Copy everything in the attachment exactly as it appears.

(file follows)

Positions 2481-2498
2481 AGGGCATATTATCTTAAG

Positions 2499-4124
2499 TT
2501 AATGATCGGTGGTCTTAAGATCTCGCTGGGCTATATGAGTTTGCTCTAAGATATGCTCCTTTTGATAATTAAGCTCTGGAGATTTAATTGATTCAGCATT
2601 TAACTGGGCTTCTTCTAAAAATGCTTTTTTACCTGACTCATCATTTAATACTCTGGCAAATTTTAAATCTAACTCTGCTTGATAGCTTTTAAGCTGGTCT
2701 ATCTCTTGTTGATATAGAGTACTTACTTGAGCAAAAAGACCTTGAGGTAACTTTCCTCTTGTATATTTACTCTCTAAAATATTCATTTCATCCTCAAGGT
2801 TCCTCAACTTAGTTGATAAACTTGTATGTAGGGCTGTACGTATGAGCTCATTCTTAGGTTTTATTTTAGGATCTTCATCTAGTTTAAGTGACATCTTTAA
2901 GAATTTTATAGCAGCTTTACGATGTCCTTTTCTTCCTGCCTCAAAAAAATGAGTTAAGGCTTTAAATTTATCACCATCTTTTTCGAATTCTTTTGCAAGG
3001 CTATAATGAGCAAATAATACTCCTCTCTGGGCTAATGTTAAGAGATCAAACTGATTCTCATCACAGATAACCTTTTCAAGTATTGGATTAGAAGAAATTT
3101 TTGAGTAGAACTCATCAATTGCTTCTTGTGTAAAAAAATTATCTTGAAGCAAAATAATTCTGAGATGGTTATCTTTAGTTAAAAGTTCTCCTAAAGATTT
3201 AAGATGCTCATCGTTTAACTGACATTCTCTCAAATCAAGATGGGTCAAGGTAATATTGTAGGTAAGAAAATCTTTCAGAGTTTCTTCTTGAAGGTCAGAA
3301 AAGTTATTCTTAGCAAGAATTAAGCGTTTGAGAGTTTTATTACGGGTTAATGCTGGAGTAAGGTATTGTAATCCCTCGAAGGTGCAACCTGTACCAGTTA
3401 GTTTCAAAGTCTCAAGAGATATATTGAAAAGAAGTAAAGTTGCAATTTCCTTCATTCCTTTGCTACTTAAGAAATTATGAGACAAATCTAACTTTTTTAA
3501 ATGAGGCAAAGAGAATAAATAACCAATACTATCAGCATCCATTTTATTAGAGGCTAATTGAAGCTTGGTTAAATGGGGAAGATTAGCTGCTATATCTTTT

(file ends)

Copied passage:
Positions 2481-2498
2481 AGGGCATATTATCTTAAG

Positions 2499-4124
2499 TT
2501 AATGATCGGTGGTCTTAAGATCTCGCTGGGCTATATGAGTTTGCTCTAAGATATGCTCCTTTTGATAATTAAGCTCTGGAGATTTAATTGATTCAGCATT
2601 TAACTGGGCTTCTTCTAAAAATGCTTTTTTACCTGACTCATCATTTAATACTCTGGCAAATTTTAAATCTAACTCTGCTTGATAGCTTTTAAGCTGGTCT
2701 ATCTCTTGTTGATATAGAGTACTTACTTGAGCAAAAAGACCTTGAGGTAACTTTCCTCTTGTATATTTACTCTCTAAAATATTCATTTCATCCTCAAGGT
2801 TCCTCAACTTAGTTGATAAACTTGTATGTAGGGCTGTACGTATGAGCTCATTCTTAGGTTTTATTTTAGGATCTTCATCTAGTTTAAGTGACATCTTTAA
2901 GAATTTTATAGCAGCTTTACGATGTCCTTTTCTTCCTGCCTCAAAAAAATGAGTTAAGGCTTTAAATTTATCACCATCTTTTTCGAATTCTTTTGCAAGG
3001 CTATAATGAGCAAATAATACTCCTCTCTGGGCTAATGTTAAGAGATCAAACTGATTCTCATCACAGATAACCTTTTCAAGTATTGGATTAGAAGAAATTT
3101 TTGAGTAGAACTCATCAATTGCTTCTTGTGTAAAAAAATTATCTTGAAGCAAAATAATTCTGAGATGGTTATCTTTAGTTAAAAGTTCTCCTAAAGATTT
3201 AAGATGCTCATCGTTTAACTGACATTCTCTCAAATCAAGATGGGTCAAGGTAATATTGTAGGTAAGAAAATCTTTCAGAGTTTCTTCTTGAAGGTCAGAA
3301 AAGTTATTCTTAGCAAGAATTAAGCGTTTGAGAGTTTTATTACGGGTTAATGCTGGAGTAAGGTATTGTAATCCCTCGAAGGTGCAACCTGTACCAGTTA
3401 GTTTCAAAGTCTCAAGAGATATATTGAAAAGAAGTAAAGTTGCAATTTCCTTCATTCCTTTGCTACTTAAGAAATTATGAGACAAATCTAACTTTTTTAA
3501 ATGAGGCAAAGAGAATAAATAACCAATACTATCAGCATCCATTTTATTAGAGGCTAATTGAAGCTTGGTTAAATGGGGAAGATTAGCTGCTATATCTTTT